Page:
By Jean Hodgkinson
This country does not have a culture that accommodates fighters for causes -Raffique Shah
As Dr Wayne Kublalsingh continues his hunger strike for the environment in Trinidadian obscurity the world’s news reporters have descended on Doha, Qatar. There, the COP climate negotiators scramble like an overworked ant colony; air-conditioned tunnels protect the drones from the sizzling Arabian sun as they scurry to create the impression UN-sponsored barricades are being thrown up in anticipation of an epic struggle for civilization’s very survival. But every government on earth is actually too busy working on other projects right now.
Raffique Shah has insisted from the beginning that Dr Kublalsingh’s hunger strike will do nothing to alter government policy, and that it was better ended sooner rather than later so the good doctor might live to fight more profitably another day. As if to prove Mr Shah correct, earlier this week Prime Minister Persad-Bissessar said “the revitalisation of crude oil production is a stated policy objective of my government. The highway to Point Fortin will enhance and facilitate [these] efforts.” That’s as plain as it gets. The upside in all of this is that the urge to develop any and all oil deposits isn’t a uniquely Trinidadian pathology.
In late October a group called Oil Change International released a report “looking at what the oil industry is building or is expected to build in the next eight years.” It estimated worldwide oil production will hit 110.6 million barrels per day by 2020, and notes “Canada’s tar sands, America’s hydraulic fracturing (fracking) and horizontal drilling are at the forefront of this oil boom.” Around that same time the U.S. Energy Department “forecast U.S. production of crude and other hydrocarbons will average 11.4 million barrels per day next year, a record for the U.S. and just below Saudi Arabia’s output of 11.6 million barrels.”
On the downside, world markets don’t much heed the Trinidad oil lobby when international quotas or price freezes are under consideration. And let’s not forget the never-ending news bulletins reporting shifting climate and rising seas and burning Amazonian jungle and expanding Mongolian desert and melting ice caps and more frequent, more violent flash floods tearing through the hills of Diego Martin. So the country might just mash up the south end of the island exploiting all those tar sands for very little if anything in return. As every industrialized nation knows by now, a farm lasts longer (and smells better) than an open-pit mine.
It would therefore appear Dr Kublalsingh has misjudged the temper of these times or the psychological makeup (culture Shah calls it) of his own nation. Or else his timing is off, and people who would otherwise rally to his side are too pre-occupied with trying to make ends meet in an economy struggling to get back on its feet. But this explanation leads back to Shah’s initial observation, which doesn’t mean that Dr Kublalsingh’s fight isn’t worth fighting but only that his fellow citizens are more interested in their own today than their children’s tomorrow. It also means there may be more effective methods of persuasion than suicide by starvation.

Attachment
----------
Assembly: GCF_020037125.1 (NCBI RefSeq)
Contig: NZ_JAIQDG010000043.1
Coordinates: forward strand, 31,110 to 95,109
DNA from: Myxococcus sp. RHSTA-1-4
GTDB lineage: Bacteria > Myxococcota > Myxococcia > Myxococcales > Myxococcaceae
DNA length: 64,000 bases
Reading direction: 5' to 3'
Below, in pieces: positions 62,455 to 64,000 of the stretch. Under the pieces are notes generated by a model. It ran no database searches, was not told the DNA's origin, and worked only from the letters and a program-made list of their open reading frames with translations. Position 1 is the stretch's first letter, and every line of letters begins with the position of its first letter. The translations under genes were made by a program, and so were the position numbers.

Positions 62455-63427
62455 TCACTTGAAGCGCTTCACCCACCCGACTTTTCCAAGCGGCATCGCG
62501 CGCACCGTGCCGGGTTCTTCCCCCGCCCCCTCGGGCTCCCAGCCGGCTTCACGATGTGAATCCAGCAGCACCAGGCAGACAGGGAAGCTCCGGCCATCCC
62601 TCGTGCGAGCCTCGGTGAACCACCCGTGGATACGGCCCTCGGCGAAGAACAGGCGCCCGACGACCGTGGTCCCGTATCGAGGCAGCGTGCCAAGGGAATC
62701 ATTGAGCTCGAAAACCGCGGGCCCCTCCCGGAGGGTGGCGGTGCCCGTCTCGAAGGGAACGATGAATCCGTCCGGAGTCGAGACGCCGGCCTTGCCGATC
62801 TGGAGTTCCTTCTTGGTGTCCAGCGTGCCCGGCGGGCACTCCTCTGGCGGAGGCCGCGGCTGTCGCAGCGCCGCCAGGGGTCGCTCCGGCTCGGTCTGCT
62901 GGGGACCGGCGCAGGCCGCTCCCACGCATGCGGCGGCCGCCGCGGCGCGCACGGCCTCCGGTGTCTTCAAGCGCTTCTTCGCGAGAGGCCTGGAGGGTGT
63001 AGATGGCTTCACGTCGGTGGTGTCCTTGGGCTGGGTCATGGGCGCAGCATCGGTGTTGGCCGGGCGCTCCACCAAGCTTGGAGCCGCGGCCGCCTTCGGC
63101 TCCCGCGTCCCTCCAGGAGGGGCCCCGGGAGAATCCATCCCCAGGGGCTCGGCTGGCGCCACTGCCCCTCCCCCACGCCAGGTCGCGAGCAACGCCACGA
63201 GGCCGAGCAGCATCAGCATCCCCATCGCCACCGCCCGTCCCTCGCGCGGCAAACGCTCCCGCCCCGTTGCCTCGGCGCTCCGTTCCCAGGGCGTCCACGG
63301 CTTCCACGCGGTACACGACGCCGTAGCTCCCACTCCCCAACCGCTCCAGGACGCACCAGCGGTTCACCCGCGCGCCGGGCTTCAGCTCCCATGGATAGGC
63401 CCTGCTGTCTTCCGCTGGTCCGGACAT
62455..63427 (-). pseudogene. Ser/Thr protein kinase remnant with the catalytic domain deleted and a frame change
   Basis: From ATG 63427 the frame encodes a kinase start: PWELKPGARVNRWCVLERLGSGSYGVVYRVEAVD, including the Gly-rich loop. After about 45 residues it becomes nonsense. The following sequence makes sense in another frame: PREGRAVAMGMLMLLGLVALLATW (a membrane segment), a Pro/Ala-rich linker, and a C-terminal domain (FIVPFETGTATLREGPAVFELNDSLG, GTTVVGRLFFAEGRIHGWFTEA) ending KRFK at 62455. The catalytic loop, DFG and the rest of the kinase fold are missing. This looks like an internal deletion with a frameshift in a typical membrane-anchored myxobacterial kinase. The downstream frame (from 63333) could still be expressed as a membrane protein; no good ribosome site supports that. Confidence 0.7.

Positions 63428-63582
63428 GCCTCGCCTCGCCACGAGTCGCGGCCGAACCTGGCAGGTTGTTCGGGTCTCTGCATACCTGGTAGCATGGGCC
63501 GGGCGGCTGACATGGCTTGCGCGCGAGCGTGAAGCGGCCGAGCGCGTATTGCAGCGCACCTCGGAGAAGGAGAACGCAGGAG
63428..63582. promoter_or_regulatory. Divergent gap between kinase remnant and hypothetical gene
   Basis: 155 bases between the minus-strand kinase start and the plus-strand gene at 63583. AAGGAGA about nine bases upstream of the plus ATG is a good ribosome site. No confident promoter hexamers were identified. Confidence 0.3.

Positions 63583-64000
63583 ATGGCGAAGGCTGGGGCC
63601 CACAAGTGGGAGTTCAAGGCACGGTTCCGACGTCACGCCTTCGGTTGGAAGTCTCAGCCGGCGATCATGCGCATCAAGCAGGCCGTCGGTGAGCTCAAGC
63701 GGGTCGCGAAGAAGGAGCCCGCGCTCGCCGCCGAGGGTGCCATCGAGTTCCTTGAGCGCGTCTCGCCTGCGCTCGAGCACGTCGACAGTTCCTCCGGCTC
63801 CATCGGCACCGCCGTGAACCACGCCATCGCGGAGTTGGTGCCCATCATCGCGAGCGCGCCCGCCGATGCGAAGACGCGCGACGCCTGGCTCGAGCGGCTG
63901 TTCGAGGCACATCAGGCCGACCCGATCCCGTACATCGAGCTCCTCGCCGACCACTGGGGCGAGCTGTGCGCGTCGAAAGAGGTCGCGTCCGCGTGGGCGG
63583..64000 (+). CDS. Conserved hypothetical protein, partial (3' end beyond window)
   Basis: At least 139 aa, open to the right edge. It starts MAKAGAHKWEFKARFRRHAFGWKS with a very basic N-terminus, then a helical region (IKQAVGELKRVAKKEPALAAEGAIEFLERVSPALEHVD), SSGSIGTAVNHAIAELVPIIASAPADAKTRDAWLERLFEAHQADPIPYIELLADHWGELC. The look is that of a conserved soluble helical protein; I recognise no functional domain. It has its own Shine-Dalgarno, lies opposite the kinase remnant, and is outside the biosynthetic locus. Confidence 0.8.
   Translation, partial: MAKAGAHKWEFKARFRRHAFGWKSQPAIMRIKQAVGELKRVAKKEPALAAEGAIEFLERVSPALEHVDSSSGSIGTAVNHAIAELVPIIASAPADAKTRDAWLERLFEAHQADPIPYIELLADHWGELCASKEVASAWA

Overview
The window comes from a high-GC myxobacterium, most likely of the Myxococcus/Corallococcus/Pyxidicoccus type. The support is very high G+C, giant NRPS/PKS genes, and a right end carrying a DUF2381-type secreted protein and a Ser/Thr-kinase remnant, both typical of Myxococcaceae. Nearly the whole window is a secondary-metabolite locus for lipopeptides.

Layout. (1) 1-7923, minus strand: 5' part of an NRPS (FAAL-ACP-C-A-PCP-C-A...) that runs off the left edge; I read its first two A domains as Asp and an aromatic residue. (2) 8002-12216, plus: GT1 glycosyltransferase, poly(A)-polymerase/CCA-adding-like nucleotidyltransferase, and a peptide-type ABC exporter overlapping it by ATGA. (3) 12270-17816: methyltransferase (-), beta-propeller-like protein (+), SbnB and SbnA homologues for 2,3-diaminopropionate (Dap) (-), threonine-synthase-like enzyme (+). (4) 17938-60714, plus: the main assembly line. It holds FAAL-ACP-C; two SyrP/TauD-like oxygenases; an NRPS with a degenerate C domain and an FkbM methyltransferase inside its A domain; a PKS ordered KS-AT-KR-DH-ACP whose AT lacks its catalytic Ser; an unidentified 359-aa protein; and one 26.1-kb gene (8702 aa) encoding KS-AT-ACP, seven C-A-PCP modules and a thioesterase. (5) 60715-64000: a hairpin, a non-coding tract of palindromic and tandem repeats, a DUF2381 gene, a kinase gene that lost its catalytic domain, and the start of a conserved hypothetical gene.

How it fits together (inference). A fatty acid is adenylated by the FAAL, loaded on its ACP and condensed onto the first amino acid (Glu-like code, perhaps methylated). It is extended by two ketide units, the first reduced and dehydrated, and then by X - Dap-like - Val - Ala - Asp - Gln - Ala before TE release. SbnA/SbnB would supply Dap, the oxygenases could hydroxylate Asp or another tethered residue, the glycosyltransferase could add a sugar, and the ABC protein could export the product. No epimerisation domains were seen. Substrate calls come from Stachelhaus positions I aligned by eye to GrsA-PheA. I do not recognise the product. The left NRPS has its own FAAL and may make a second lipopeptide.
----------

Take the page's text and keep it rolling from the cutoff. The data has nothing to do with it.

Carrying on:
If in fact southern Trinidad’s La Brea tar pits are harnessed for producing oil it will join an illustrious set of exotic locales already profiting from this profoundly destructive technique. Northern Alberta has already produced some of the most fantastic moonscape photos you’re likely to see without actually visiting the Moon or some nearby asteroid. And in late October it was announced the first American tar-sands mining operation has been approved by the state of Utah. So it’s contagious.
But there will always remain big differences between tar sands operations in Utah or northern Alberta on the one hand, and southern Trinidad on the other. Trinidad sits nearer to Hurricane Alley, so would probably have more to gain if we could prevent global warming from intensifying the storms, hopefully ensuring that when they churn up an “area of ocean with twelve-foot seas” it is somewhat less than the “1.4 million square miles, or nearly half the area of the contiguous United States” that was churned up by Hurricane Sandy, who then flooded NYC, NJ, etc in late October 2012.
And there’s something else to consider. With most projections now estimating a sea-level rise anywhere between seven and 23 inches in the next few decades, it remains for the government to answer one question: Where you going to put all those people when/if water invades southern Trinidad and turns it into an uninhabitable swamp, a corrosive mix of sea water and toxic bitumen?